Karma June 1, 2024

“A practitioner who has spent time reflecting on karma will engage in as many positive actions as possible while avoiding harmful ones. When we focus on generating positive intentions and engaging in positive actions, our entire experience will be transformed as we sow the seeds for happiness.”

-Khentrul Lodro Thaye

The idea behind karma is that actions have consequences. Of course we know this. We are well aware that if you put your hand on a hot stove you’ll burn yourself and we know that if you drive too fast you can get pulled over by police or, worse, get in an accident. But, sometimes we feel like things are happening for no reason. I know I’ve seen in my own life where I knew I was doing something wrong (and making excuses to convince myself it was okay) and I did it anyway. And then later consequences that should have been predictable came to me.

If you want to listen to a podcast on this subject, click here: Karma

When we hear the word karma, we tend to think of some sort of cosmic scoreboard where we’re trying to get the right amount of points. That’s not really how I want to think about it. It’s simply the idea that when we do certain things it’s more likely to lead to results we don’t like and if we do other things it’s more likely to lead to results that benefit ourselves and others.

In ‘The Power of Mind’ Khentrul Lodro Thaye says, “An action is called positive, or virtuous, when it creates a cause for future happiness. This means the action becomes a source of future happiness, joy, and pleasure. An action is called negative, or non-virtuous, when it results in future suffering – physical, verbal, or mental. When we die, the habitual tendencies of these positive and negative actions are what form our future experience. The results of our actions are infallible.”

I think there’s a reason all the oldest Buddhist meditation manuals start with, and spend a lot of time, talking about ethics. Cultivating virtue in our lives helps us stop being so self-obsessed. And we need that because our self-obsession does not make us happy. It may seem counter-intuitive but thinking about only your own happiness all the time will make you less happy.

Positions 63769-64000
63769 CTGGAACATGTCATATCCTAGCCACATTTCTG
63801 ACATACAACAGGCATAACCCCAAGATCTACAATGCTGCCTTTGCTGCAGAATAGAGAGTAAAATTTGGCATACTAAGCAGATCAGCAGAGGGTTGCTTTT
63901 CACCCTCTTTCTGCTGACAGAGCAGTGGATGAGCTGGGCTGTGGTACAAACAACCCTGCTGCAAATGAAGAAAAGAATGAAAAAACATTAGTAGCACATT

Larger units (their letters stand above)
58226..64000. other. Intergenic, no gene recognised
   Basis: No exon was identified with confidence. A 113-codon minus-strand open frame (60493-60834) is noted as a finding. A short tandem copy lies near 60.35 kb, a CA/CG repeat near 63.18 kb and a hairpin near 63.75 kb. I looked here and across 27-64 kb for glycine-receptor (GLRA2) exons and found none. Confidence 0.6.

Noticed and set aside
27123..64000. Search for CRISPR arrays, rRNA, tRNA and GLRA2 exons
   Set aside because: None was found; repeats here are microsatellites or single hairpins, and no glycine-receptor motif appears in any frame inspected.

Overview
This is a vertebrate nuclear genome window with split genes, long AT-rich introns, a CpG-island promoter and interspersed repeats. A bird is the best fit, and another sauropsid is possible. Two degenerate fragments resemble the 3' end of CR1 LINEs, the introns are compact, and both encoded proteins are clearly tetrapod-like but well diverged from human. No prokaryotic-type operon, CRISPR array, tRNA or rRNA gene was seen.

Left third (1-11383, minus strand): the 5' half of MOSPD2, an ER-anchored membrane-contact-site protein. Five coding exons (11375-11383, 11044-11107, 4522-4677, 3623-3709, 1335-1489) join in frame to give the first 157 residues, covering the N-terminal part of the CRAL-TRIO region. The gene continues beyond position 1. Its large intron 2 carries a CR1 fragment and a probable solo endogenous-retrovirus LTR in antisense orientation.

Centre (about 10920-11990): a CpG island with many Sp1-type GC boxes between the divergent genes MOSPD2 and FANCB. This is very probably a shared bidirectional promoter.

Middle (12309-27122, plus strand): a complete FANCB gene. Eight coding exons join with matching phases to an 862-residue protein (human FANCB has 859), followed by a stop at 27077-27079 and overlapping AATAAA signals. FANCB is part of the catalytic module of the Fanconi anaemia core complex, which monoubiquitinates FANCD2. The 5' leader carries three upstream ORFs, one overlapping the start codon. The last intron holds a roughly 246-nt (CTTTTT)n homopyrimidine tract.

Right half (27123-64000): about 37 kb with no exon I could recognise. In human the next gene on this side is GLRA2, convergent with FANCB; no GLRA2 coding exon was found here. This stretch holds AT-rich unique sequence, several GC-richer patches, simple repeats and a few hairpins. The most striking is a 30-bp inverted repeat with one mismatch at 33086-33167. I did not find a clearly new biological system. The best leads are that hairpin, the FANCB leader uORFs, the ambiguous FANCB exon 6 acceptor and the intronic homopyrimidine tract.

I do have to mention that he does talk about rebirth here too. What you do in this life has an impact on what happens after you die. I used to have a really harsh view around rebirth. I thought it was definitely not real and I had no open-mindedness about it. Since then my views have softened on the subject. I don’t know if rebirth happens or how it works. To me it’s a really difficult thing to wrap my head around. An aspect of you will be reborn, but it’s not really you. But at some level it is you. That’s really confusing to me. BUT we can set that aside and pay attention to how our actions cause predictable consequences within this life. I think that when we cultivate mindfulness we learn to see that this happens throughout our lives. I can’t see how anyone else’s actions lead to predictable consequences, but I can see how mine do.

The things we do are like planting seeds in our minds. Positive actions can also turn into positive habits and that’s what we are really trying to get to. Habits can change everything.

Negative actions, where we are sleepwalking through life and indulging in self-obsession and clinging, lead us to unpleasant circumstances.

Positive actions, where we are cultivating compassion and wisdom, helping others, and training in mindfulness, lead us to bliss and joy.

We can accomplish a lot when we’re motivated by bodhichitta, the awakened heart, the aspiration to work for the benefit of all beings. It’s empowering and helps us to see the world clearly and make better choices. No action is too small. Little things matter too. Every action is a decision and we can always make a difference in this world.

We find happiness by creating the causes for happiness and we create the causes for happiness by cultivating virtue and mindfulness.


Click the bowl for a guided meditation:


About Daniel Scharpenburg
Daniel Scharpenburg (Gegan Kelsang Dakpa) is a Buddhist Meditation Teacher. Daniel completed Meditation Instructor Training under Lama Chuck Stanford at the Rime Buddhist Center in 2011. He volunteers at the Rime Buddhist Center as a Class Facilitator and Meditation Lead. He was given the title “Gegan” or teacher and he has taken Bodhisattva Vows. Daniel also ordained as a Zen Priest in the Five Mountain Zen Order with Ven. Wonji Dharma in the Korean Zen Tradition. You can read more about the author here.

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